May 21, 2015 02:08 PM EDT
Officials from the small fishing village of Taiji, in Central Japan, remain defiant amidst protests that label their dolphin hunts as cruel. Despite international outcry, the slaughter continues.
"We are hunting under the permission of the Japanese government and prefecture, and so we will continue to protect our fishermen and the methods. We will not quit," says Kazutaka Sangen, mayor of Taiji.
The dolphin are hunted for two purposes: for their meat, which is considered a delicacy in Japan, despite a downward trend in its consumption; and as live merchandise for the entertainment industry, where they fetch astronomical figures.
The hunting of dolphins off Taiji is a personal affair. The mammals are not caught in long-ranging nets, they are driven into a small cove by the noise of clanging metal, and are then corralled and speared. But before the killing ensues, choice dolphins are selected and captured, later to be sold for upwards of $150,000.
This gory industry was captured in the 2009 Oscar-winning documentary, The Cove. Directed by Louie Psihoyos and hosted by former dolphin trainer Ric O'Barry (of the TV series "Flipper"), the documentary exposed the fishing industry off Taiji in all its bloody reality, prompting outrage and action worldwide.
And pressure is now being exerted by the very folks who benefit from the capture of dolphin and other marine mammals. The Japanese Association of Zoos and Aquariums (JAZA), following a decision by the World Association of Zoos and Aquariums (WAZA), is now promising to refuse to acquire any dolphins captured using the inhumane techniques of the Taiji fishermen.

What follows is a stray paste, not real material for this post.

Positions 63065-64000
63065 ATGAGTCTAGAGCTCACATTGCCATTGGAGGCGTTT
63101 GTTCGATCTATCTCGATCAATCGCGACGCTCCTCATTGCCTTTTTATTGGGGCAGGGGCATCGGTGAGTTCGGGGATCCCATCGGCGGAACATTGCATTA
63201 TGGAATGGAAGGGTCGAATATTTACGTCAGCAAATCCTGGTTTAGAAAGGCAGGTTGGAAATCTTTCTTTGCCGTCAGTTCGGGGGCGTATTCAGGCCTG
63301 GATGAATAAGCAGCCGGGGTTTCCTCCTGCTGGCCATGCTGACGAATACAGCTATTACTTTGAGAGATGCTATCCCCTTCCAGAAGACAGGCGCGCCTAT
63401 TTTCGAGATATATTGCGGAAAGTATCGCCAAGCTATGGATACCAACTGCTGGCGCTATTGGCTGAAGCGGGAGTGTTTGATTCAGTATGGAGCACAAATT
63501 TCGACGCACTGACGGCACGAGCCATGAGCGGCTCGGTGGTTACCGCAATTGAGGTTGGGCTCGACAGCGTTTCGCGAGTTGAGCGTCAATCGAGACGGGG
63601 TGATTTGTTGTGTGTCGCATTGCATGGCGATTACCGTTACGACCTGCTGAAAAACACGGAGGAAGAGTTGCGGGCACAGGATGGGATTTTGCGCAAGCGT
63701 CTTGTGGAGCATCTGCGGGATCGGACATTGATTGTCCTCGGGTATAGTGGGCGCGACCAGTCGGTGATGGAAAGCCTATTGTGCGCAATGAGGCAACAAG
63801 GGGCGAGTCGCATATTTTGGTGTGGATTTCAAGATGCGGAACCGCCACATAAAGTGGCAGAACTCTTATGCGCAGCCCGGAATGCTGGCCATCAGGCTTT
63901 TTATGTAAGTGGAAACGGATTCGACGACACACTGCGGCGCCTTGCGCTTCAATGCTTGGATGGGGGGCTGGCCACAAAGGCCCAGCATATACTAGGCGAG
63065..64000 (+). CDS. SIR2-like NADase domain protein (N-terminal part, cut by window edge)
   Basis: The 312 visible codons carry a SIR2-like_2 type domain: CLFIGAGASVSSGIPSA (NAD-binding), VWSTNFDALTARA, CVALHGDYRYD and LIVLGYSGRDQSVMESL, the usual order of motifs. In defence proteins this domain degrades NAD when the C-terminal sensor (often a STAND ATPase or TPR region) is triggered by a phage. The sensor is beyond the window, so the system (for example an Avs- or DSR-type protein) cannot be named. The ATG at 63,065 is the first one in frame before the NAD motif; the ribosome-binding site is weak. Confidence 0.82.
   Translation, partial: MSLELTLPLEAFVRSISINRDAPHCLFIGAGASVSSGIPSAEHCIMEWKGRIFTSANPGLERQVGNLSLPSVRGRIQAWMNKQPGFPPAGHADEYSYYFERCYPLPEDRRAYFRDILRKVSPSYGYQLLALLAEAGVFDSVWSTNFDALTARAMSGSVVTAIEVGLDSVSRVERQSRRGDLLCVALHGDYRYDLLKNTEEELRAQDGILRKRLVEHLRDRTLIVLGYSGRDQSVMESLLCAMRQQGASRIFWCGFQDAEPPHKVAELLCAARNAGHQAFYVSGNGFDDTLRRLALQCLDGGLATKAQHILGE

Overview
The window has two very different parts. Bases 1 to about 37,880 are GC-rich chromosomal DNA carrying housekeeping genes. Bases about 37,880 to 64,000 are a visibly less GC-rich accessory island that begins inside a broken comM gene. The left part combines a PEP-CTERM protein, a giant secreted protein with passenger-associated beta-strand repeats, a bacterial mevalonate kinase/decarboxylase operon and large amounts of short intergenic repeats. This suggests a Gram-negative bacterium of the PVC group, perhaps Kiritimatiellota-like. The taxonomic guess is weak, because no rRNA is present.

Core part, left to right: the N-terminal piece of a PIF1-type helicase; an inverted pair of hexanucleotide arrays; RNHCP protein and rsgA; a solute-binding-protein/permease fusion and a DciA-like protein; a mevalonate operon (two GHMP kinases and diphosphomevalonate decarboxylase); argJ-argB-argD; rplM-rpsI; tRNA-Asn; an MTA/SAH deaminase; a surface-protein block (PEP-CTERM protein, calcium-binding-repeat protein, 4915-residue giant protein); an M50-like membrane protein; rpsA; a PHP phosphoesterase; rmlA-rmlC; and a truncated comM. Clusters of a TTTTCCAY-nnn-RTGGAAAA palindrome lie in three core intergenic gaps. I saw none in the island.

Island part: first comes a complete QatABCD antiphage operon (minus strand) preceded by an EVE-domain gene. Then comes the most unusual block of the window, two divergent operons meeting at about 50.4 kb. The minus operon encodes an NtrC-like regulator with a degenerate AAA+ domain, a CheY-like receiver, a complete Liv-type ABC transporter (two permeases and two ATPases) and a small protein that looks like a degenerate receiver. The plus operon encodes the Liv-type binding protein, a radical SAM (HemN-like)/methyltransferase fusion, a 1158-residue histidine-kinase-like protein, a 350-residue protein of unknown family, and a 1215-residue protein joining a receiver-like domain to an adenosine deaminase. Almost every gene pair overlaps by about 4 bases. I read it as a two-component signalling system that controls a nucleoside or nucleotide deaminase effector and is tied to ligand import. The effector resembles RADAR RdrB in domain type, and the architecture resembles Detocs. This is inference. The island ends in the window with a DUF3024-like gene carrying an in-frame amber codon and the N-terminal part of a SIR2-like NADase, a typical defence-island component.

WAZA labeled the hunts as "cruel" and urged their members not to purchase dolphins captured in such a manner. JAZA, which includes 89 zoos and 63 aquariums, agreed with WAZA's decision and vowed to cooperate.
"It is our wish at JAZA to remain as a member of WAZA," said chair Kazutoshi Arai in a letter to WAZA President, Lee Ehmke.
The Associations have been joined in their fight by celebrities and advocate groups, including the organizations Sea Shepherd Conservation Society and Australia for Dolphins. CEO of AD, Sarah Lucas, said, "This momentous decision marks the beginning of the end for dolphin hunting in Japan."
Despite optimism on the part of animal welfare groups, the Taiji fishermen defend their hunts, claiming they are part of traditional Taiji culture and that the consumption of dolphins is no different from that of beef or chicken.
For now, the international community continues to apply pressure and the killing of dolphins continues.
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